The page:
Minimizing the Effects of Social Determinants of Health by Incorporating Structural Competency

By: Ximena Leon

COVID-19 has brought light to the inequalities and inequities caused by discriminatory systems in the U.S. Moreover, COVID-19 has highlighted the vulnerable populations through each of the stages of the virus including information dissemination, viral transmission, quarantine, and reopening. Marginalized and minoritized communities have increased health risks due to differences in race, ethnicity, social class, zip codes, and education levels. These differences among individuals and communities are known as social determinants of health. Although clinical systems have made an effort to target the individual patient and remove biases, the social determinants of health that affect communities in the U.S. have made little to no improvement.

The health risks that an individual will encounter in their lifetime is greatly impacted by the social determinants of health. Minority groups are at a higher risk of developing cardiovascular disease (CVD) than non-minority groups. Marginalized communities do not have the resources like accessible hospitals, financial security, and safe neighborhoods that they need in order to live a healthier lifestyle. These resource-poor communities can lead to an individual having chronic stress and developing CVD. Building an environment that puts each patient on an equal playing field, will minimize the CVD risks caused by social determinants of health.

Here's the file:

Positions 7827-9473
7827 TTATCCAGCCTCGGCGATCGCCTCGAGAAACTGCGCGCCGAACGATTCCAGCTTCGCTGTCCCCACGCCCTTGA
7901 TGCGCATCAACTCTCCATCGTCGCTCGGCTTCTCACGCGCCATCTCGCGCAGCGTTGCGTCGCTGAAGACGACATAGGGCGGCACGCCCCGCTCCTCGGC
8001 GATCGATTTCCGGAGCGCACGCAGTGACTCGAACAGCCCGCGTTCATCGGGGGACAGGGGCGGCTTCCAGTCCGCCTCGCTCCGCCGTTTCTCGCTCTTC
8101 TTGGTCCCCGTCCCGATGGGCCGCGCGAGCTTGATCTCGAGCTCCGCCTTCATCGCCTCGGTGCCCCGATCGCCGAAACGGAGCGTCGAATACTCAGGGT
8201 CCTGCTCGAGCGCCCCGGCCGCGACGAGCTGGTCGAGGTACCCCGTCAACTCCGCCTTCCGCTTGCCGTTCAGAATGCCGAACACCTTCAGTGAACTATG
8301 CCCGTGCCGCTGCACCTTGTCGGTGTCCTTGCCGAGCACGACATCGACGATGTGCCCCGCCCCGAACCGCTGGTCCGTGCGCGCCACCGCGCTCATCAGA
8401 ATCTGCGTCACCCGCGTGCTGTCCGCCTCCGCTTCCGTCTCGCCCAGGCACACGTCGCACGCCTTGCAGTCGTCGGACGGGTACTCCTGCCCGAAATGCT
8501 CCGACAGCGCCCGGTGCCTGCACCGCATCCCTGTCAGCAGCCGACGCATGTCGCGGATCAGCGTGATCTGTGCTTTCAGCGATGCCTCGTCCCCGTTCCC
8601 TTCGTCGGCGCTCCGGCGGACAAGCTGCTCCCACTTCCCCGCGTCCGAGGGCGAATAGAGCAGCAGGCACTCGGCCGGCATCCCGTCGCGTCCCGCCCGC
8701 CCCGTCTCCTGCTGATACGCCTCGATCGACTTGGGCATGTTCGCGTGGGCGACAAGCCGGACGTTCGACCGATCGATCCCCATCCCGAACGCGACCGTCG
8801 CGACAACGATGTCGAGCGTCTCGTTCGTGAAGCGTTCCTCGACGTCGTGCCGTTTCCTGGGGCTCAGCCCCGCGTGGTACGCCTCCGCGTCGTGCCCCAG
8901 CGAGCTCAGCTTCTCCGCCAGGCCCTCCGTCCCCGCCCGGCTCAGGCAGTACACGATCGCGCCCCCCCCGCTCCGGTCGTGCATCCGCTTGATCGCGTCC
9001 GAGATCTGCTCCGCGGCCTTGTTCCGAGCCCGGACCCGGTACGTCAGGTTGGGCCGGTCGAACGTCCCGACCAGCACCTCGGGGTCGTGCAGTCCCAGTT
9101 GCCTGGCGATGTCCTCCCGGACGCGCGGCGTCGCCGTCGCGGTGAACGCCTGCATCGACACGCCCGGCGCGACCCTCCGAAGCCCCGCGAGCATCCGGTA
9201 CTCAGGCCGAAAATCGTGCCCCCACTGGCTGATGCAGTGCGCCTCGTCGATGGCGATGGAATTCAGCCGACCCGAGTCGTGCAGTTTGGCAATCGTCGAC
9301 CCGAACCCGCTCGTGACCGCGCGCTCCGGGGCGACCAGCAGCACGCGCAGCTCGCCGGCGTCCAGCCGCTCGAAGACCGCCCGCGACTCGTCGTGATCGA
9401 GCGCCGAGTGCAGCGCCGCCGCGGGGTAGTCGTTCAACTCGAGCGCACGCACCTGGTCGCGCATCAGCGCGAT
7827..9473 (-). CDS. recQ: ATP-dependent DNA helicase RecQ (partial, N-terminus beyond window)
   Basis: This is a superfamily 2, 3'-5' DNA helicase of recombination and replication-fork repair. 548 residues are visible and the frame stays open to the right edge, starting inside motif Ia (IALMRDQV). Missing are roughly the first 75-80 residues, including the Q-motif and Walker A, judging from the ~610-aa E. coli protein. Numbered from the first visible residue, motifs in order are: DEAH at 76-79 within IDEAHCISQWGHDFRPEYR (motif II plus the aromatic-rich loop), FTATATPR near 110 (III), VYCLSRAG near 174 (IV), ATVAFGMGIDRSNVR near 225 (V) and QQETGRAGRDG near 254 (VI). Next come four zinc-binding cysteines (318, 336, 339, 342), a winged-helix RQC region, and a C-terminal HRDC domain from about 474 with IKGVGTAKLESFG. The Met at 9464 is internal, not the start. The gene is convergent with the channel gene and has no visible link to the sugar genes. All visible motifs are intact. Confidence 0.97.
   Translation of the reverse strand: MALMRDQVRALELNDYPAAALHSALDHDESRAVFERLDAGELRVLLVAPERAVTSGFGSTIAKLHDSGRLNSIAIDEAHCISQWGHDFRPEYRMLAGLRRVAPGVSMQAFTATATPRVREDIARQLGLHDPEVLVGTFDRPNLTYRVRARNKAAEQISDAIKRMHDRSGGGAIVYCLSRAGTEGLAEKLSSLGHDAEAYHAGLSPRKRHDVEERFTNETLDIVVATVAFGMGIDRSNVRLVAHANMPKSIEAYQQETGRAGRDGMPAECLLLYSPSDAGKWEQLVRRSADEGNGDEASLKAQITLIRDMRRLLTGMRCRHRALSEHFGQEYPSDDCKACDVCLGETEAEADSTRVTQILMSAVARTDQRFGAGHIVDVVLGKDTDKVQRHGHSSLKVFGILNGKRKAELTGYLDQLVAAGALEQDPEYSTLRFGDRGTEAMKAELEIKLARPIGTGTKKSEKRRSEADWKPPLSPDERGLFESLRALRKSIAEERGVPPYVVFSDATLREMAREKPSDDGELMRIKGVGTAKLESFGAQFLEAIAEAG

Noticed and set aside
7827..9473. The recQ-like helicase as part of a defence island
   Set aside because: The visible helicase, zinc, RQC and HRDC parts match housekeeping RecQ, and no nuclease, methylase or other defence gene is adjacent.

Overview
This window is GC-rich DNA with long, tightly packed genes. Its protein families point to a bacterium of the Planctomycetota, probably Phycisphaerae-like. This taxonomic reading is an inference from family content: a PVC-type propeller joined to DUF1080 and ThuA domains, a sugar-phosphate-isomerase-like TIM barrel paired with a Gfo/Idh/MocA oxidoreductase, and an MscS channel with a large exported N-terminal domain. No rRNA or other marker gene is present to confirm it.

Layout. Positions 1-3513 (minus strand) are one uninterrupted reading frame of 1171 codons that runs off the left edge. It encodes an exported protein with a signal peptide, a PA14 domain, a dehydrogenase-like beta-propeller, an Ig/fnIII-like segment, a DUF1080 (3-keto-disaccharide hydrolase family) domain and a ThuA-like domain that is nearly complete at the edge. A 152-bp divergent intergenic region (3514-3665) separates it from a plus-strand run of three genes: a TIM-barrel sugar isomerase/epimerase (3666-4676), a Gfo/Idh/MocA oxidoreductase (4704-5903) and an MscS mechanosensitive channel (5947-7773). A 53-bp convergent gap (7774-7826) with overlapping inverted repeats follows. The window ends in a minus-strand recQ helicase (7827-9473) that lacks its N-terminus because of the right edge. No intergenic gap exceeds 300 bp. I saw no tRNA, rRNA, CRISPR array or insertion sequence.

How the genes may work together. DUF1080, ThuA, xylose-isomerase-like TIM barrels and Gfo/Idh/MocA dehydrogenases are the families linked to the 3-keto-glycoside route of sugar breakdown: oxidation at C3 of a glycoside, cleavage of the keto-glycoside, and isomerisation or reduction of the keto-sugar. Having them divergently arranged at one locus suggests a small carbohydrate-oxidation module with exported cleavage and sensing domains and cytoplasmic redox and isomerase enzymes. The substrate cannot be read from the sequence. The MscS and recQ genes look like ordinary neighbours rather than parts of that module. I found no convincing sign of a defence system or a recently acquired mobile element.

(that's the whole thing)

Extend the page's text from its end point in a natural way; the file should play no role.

Structural competency can be the gateway for studies to find novel ways to target inequalities and inequities and improve the health of marginalized communities. Structural competency is a newly proposed idea that educates health professionals on social determinants of health and how to target those inequalities and inequities within clinical interventions. By minimizing the marginalization of patients and using cross-cultural evaluations, health professionals are acting on the systemic causes. The goal is for health professionals to treat and educate patients to improve the overall health of the population by paying attention to the underlying forces associated with the health outcomes of the marginalized communities at levels beyond just the individual. By introducing structural competency, future health professionals, researchers, and science communicators can target the social determinants of health and pave the way for equality and equity.

Our goal in our video is to remove the stigmas surrounding mental health and cardiovascular disease by understanding the various perspectives found within marginalized communities and educating the audience on the inequalities and inequities caused by the social determinants of health. Though we are not directly targeting health professionals, we hope to educate the audience on the existing systemic inequalities. Our video will educate a non-scientific audience, particularly those who suffer from mental health issues, on how marginalized communities are at higher risk for both mental health problems and development of CVD. Directly targeting the general population can help to diminish the stigmas and lead to a change in their active participation in minimizing their own risks.

Metrics are important in evaluating whether the media projects have made an impact on the audience. It is important that we communicate our research in a way that is easily understood by the audience and causes a behavioral change. By using pre- and post-surveys, we can gauge if the audience was able to learn about the social determinants of health and structural competency.

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